Re: Students Awed by Technology & Career Opportunities

From: Andrea Reinhardt (
Date: Thu Sep 12 2002 - 20:16:14 EEST

Terry asked me to share the ideas not only with him
so for everybody interessted in the mix of younger and older:

youth is only one side
sme has to be open in two directions: 
integration of young people in technology
and integration of older people in technology

within the next 10 years no company in europe will have enough younger employess in technology fields, because less and less babys are born less and less kids are interessted in study technology and not enough people are comming from other countries to work in germany

there is a interessting link in beeing long term successful as innovator and technology leader and in mixing generations in a startup

Best regards

Andrea Reinhardt ----- Original Message ----- From: Terry T. Wohlers To: RP-ML Sent: Tuesday, September 10, 2002 5:34 PM Subject: Students Awed by Technology & Career Opportunities

Hello everyone,

I found the following press release stimulating. Why don't more design and manufacturing shows and exhibitions put out the welcome mat for students? I understand clearly that in the short term, they are not the buyers, but in a short few years, they ARE the buyers. A 14-year old in 1990 is now a 26-year old working for an organization that might be considering your products and services.

I recall attending a large exhibition in St. Louis as a junior in college and the impact that it had on me continues to influence my thinking. I encourage all of the conference and exhibition planners to involve our youth in their events. These people are also future exhibitors and conference attendees.

Another thought: I see a tremendous amount of energy and excitement among those who are currently enrolled in school. Rarely does a day go by that I don't receive an e-mail from a student. These young people are probing deeply into how they might contribute or somehow get involved in RP or related areas. We need to harness this energy and put it to work for their benefit and the benefit of the industry.

Your thoughts?


************ Terry Wohlers Wohlers Associates, Inc. OakRidge Business Park 1511 River Oak Drive Fort Collins, Colorado 80525 USA 970-225-0086 Fax 970-225-2027

Students Awed by Technology & Career Opportunities At IMTS 2002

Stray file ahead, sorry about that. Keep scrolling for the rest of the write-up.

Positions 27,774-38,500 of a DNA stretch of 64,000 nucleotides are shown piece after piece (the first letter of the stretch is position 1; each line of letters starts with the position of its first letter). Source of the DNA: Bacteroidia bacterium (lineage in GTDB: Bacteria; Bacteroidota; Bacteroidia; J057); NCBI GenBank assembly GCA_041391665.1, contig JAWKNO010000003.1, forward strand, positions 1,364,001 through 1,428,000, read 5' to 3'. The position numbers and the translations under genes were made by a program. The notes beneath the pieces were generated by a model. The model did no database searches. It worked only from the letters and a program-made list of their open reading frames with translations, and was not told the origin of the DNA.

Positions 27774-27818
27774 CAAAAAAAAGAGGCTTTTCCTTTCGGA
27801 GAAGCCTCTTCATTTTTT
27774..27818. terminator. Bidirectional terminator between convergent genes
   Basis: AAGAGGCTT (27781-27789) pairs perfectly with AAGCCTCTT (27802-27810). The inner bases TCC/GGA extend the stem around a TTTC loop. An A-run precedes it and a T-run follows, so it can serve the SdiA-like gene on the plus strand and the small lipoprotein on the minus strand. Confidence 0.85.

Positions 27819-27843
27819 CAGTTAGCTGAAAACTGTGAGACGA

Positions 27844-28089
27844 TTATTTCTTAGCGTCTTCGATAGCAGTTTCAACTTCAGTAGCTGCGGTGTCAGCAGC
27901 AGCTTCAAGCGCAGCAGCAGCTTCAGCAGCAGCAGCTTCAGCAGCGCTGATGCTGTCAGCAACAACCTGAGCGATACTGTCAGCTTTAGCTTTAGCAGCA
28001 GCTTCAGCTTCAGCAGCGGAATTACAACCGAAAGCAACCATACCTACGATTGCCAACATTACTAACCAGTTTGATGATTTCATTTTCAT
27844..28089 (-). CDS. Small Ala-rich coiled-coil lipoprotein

CHICAGO, Sept. 9 /PRNewswire/ -- From junior high schools, middle schools and colleges across Chicago, Illinois, and the United States, students and teachers arrive in groups of as many as a hundred or more. They leave in awe of what they have seen and experienced. (Photo: ) From the spacious Student Union at the International Manufacturing Technology Show (IMTS 2002), they entered the cavernous halls and three buildings of McCormick Place. Nine pavilions house distinct categories of technology employed in manufacturing. In small groups they discover high-tech manufacturing processes, systems, and technology that they might never see in their classroom or hometown. Exhibitors designated as "student-friendly" welcome teachers and students. They eagerly embrace the opportunity to showcase their industry and technology, and to explain to students the well-paying, rewarding, safe career opportunities in manufacturing. "Coming to the show makes people hungry to see what's really out there," says Karl Gebert, University of Colorado student guide and retired U of C Instrument Shop Supervisor. "There is technology at the show that has never been -- and may never be - - exposed to the public eye," Gebert notes, "water cutting metal like its butter; lasers turning rolls of steel into intricate designs; highly sophisticated machines run by computer numeric controls; robots gracefully moving through synchronized manufacturing processes; fuselage made of light, durable composite material for reduced construction costs. And that's just the beginning!" "I come back with a dozen new inventions, new to the market," Gebert says. Many, if not most, of the technology showcased here is or will be used to provide consumers with virtually every material item they use or rely upon each and every day. Nichole Bozarth and Lyndsie Fugate, juniors in pre-calculus and physics respectively at Midwest Central High School, Manito, Ill., found technology at IMTS that they never imagined existed. The CAD CAM, metal cutting and laser exhibits fascinated them with their precision and accuracy. One CAD CAM exhibit especially caught their attention. "This woman was in a jumpsuit hooked to a computer," Fugate explains. "As she moves, the screen says how much force she is using and what percent of the population could do that motion without strain." The highly acclaimed IMTS Student Summit has grown each year. Why? "The Student Summit takes students way beyond what they can learn or experience in the classroom," explains Dave Horn, Student Summit Coordinator and Continuous Improvement Director for AMT -- The Association For Manufacturing Technology. "It takes them to a whole new level of understanding of today's technology and how high-tech is being applied to manufacturing processes, systems and equipment to enable us to produce items faster, better and at lower cost." Teachers are encouraged to bring students from with a wide range of backgrounds: from machine shop and applied arts to math, science, and beyond. Why? Because retirement will rob the ranks of those employed in manufacturing technology during the next decade. Rewarding, challenging and well-paying careers will exist for the taking. Six high school students from Illinois, Kansas, Michigan, North Carolina, Tennessee, and Utah have a different take on IMTS. They are competing for the right to represent the U.S. in the 2003 WorldSkills Competitions in St. Gallen, Switzerland. Each student receives a blueprint and piece of stock material. They must write the computer numeric control (CNC) program for manufacturing the part and make the part in a given time. The competition is run by SkillsUSA-VICA, a national organization serving high school and college students and instructors who are enrolled in trace, technical and skilled service instructional programs. Elsewhere students from the University of Michigan are introducing cutting edge technology on the exhibit floor. Their new concept, the reconfigurable machine tool, enables system-level design rather than parts design. As with Legos, reconfigurable machine tool modules can be changed to manufacture parts with different features. IMTS - The International Manufacturing Technology Show is the largest marketplace for buyers of machine tools and related manufacturing technology in the Americas. The eight-day show, held in even-numbered years at Chicago's McCormick Place, draws tens of thousands of attendees and exhibitors from the U.S. and some 40 nations. For more information about the show, visit where you can get the latest news and download IMTS photos and logos.